SOCIETY FOR THREATENED PEOPLES, SWITZERLAND
07 June 2011 – for immediate release
ITTO criticized over failure to reach its goals – a new approach is needed
International Tropical Timber Organization report admits that less than 10% of tropical forests are being managed sustainably
(BERN, SWITZERLAND) The International Tropical Timber Organization (ITTO) has been criticized for not making sufficient progress in the promotion of sustainable forest management, the core goal of the multilateral organization. According to the ITTO’s report “Status of Tropical Forest Management 2011″, which has been released today in the Swiss capital of Berne, less than 10% of tropical forests are being managed sustainably.
The ITTO, which comprises the world’s most important producer and consumer countries of tropical timber, had been set up in 1986 and had originally claimed to make tropical forestry sustainable by the year 2000.
“It is shocking to see the ITTO admit that over 90% of tropical forests are not being managed sustainably”, said Maya Graf, Member of the Swiss Parliament. “By focussing on technicalities and leaving out the underlying causes of deforestation such as corruption and the lack of tenure rights for indigenous peoples, ITTO has completely missed the point.”
Malaysian land rights lawyer and member of the Sarawak state assembly, Baru Bian, called on ITTO to stop ignoring the native land issues. „For twenty years, we have asked ITTO to deal with native rights in an appropriate manner. It is high time for them to take our message into account.“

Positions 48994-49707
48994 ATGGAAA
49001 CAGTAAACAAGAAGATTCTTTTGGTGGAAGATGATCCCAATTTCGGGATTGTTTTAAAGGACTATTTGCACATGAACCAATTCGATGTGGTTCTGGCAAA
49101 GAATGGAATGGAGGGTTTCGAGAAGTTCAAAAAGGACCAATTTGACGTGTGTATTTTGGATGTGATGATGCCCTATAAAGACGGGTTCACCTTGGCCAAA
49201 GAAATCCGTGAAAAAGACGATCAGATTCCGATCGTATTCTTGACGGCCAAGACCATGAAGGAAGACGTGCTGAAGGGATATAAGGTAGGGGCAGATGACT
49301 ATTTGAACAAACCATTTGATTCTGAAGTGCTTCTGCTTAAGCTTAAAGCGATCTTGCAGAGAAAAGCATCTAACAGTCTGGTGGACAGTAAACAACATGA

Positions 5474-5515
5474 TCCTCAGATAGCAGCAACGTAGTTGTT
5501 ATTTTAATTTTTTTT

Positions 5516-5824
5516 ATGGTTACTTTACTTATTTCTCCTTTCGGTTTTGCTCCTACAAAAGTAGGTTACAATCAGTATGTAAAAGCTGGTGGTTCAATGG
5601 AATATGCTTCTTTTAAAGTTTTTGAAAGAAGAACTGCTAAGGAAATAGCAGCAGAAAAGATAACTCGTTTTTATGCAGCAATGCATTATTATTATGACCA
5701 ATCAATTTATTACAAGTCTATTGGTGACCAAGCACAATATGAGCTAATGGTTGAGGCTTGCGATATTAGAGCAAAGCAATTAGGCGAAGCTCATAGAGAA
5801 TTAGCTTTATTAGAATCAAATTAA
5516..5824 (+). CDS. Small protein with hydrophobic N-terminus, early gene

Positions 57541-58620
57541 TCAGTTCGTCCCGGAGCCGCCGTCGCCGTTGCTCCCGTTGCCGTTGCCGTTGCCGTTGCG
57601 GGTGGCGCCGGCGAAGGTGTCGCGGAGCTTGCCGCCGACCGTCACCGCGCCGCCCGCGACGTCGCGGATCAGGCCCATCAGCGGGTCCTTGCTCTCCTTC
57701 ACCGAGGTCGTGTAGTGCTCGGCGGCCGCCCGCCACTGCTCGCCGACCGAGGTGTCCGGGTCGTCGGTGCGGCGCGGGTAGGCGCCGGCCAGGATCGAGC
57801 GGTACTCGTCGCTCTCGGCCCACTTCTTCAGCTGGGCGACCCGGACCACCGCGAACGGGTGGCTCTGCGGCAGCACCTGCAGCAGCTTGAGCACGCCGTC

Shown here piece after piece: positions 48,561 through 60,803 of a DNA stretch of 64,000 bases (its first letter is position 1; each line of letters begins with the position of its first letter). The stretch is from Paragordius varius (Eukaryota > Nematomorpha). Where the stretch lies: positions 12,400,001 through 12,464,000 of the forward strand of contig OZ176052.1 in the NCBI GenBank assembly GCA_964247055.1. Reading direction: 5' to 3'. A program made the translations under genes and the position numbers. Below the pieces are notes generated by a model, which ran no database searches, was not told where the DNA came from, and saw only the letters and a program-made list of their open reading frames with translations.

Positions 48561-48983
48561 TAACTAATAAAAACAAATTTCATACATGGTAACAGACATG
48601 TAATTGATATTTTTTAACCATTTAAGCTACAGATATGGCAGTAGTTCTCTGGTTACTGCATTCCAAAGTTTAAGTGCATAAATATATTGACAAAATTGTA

Lukas Straumann of the Swiss Bruno Manser Fund said the vast timber resources of Sarawak were mainly benefitting the family of the head of government: “Chief Minister Taib Mahmud has become a billionaire by the abysmal exploitation of Sarawak’s forests, while the indigenous peoples are left with the negative environmental and social consequences of destructive logging”, Straumann said.
“ITTO must not tolerate its member countries to exploit their forest resources without the free, prior and informed consent of the forest communities”, said Christoph Wiedmer of the Society for Threatened Peoples. “Despite having accepted the UN Declaration for the Rights of Indigenous Peoples (UNDRIP), many ITTO members continue to ignore the rights of the forest peoples.”
Both the Bruno Manser Fund and the Society for Threatened Peoples called on ITTO member countries to respect the rights of indigenous forest communities, to enhance their efforts to stop tropical deforestation and to tackle the issue of corruption related to the timber sector. Consumer countries of tropical timber are asked to enhance their measures to ensure the legal and sustainable origin of their timber imports.
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